Preparing for the election

How primaries and caucuses and shaking out across the country

Photo courtesy of chrisjtse via Creative Commons

Photo courtesy of chrisjtse via Creative Commons

With the 2020 presidential election on November 3rd, primaries and caucuses take place across the nation starting February throughout June. Primaries and caucuses are held in an attempt to reduce the number of candidates by allowing voters to show their preferred candidate early on. Caucuses are held by individual parties while primaries are run by local or state governments. Caucuses are usually closed to all voters besides the caucuses’ respective party, while primaries are open to all parties. Caucuses are slowly losing ground because primaries are less likely to be corrupt. “No voting equipment is being used, and professional election administration officials are not managing the process,” said CNN via the Associated Press.

The first caucuses of 2020 took place in Iowa and resulted in a mess. Though the caucuses were held on the third of February, the delegate count was complete on February 9th. While a winner on the democratic side has not been declared, there is a front runner, and the Bernie Sanders team has said they will request a recanvass. Pete Buttigieg received 26.2% of votes and 13 delegates, the majority for the state of Iowa. Bernie Sanders was a close second with 26% of votes and 12 delegates. Elizabeth Warren won 18% of votes and 8 delegates, with Amy Klobuchar following her winning 12.3% of votes and only 1 delegate. On the Republican side, Donald Trump won 97% of the votes and Bill Weld received 1.2% of votes. Trump got 39 delegates but Weld was able to snag one.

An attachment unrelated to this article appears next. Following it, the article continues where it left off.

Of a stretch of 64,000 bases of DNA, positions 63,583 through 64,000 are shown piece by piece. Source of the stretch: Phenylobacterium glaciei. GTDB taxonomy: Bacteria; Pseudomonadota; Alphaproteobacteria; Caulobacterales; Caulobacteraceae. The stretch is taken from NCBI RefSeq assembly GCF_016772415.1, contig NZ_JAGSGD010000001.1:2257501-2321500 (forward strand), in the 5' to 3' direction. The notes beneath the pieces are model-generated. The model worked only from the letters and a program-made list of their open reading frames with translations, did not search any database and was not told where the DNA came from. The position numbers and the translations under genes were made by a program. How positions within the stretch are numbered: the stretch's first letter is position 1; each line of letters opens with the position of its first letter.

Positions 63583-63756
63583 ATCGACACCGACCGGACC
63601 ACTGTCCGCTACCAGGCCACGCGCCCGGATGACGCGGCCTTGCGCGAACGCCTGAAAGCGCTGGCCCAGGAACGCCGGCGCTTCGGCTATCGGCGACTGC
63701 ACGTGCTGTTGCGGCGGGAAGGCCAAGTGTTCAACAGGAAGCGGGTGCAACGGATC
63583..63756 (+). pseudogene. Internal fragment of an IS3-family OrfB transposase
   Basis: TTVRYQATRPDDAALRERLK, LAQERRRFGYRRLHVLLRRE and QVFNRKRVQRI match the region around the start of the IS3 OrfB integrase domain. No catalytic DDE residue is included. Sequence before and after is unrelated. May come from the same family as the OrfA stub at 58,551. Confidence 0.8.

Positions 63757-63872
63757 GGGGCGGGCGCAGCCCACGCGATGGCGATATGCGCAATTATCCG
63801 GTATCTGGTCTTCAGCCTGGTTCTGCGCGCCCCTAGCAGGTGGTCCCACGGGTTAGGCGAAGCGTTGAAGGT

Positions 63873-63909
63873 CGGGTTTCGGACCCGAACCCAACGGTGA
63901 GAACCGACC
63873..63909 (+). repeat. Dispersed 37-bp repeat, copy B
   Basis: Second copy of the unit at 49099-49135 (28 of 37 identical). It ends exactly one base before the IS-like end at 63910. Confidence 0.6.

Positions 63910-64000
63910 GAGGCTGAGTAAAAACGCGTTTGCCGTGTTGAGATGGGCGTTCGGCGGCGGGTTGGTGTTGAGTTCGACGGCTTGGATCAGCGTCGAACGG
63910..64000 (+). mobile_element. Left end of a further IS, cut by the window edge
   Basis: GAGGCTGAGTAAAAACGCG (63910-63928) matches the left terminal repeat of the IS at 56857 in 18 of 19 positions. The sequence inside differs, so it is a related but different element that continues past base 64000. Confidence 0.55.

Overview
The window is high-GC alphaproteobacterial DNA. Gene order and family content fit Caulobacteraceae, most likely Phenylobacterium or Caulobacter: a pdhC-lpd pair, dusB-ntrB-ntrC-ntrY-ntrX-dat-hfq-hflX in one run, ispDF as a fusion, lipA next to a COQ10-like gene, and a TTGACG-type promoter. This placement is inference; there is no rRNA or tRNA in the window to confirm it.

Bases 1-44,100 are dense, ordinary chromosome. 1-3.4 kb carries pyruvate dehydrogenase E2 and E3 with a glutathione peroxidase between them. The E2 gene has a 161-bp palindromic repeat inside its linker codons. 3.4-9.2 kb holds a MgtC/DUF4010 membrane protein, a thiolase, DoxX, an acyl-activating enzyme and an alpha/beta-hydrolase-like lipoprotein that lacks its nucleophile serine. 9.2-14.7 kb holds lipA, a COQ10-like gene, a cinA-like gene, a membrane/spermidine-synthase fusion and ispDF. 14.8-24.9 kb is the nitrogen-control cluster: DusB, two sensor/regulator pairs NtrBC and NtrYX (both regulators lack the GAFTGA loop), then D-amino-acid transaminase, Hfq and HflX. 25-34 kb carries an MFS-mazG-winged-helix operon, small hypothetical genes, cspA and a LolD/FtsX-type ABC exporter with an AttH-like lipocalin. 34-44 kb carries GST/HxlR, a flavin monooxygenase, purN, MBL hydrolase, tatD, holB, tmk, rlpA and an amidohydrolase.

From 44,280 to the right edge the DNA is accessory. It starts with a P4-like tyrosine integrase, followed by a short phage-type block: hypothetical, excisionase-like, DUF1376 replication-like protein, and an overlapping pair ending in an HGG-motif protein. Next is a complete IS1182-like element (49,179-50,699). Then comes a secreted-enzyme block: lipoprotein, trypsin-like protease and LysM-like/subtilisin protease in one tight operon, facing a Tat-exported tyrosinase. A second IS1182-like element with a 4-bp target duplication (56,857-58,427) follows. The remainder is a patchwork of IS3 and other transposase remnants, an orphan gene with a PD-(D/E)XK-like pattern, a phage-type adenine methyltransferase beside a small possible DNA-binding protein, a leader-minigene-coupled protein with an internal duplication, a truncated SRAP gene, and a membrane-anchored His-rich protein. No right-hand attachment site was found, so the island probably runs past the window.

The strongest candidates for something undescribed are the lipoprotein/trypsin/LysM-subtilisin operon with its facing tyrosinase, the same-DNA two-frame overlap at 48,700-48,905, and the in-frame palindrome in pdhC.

On February 11th, both democratic and republican primaries were held in New Hampshire. In New Hampshire, Bernie Sanders won with 25.7% of votes, overall winning 9 more delegates. Pete Buttigieg also won 9 delegates, yet only received 24.4% of votes. Amy Klobuchar got 6 delegates with 19.8% of votes; the rest of the democratic candidates failed to win any delegates. Donald Trump won for the republicans with 85.7% of the votes, receiving all 22 delegates. 

Lastly, on February 22nd, the Democratic caucus was held in Nevada, while the Republican caucus was canceled. Nevada’s republican party “endorsed President Trump and voters by acclamation to bind its delegates for the Republican National Convention to his campaign” tweeted on February 22nd via the Nevada GOP Twitter account. Therefore, Trump received all 25 delegates from Nevada. Bernie Sanders won Nevada with 46.8% of votes, getting 24 delegates. Joe Biden won 20.2% of votes and 9 delegates, followed by Pete Buttigieg, winning 14.3% of votes and 3 delegates. None of the other candidates received enough votes to win delegates.

With several primaries and caucuses remaining, there are many candidates still in the race and many states that will show their great influence upon the candidates. According to Emily Duley, a history teacher at Battlefield, “any swing states or any state with diversity such as California, Virginia, Florida, or Texas are the best indicators of favored candidates.” With Super Tuesday approaching, 1,617 delegates could be awarded to democratic candidates, and push the voters of the US closer to November 3rd.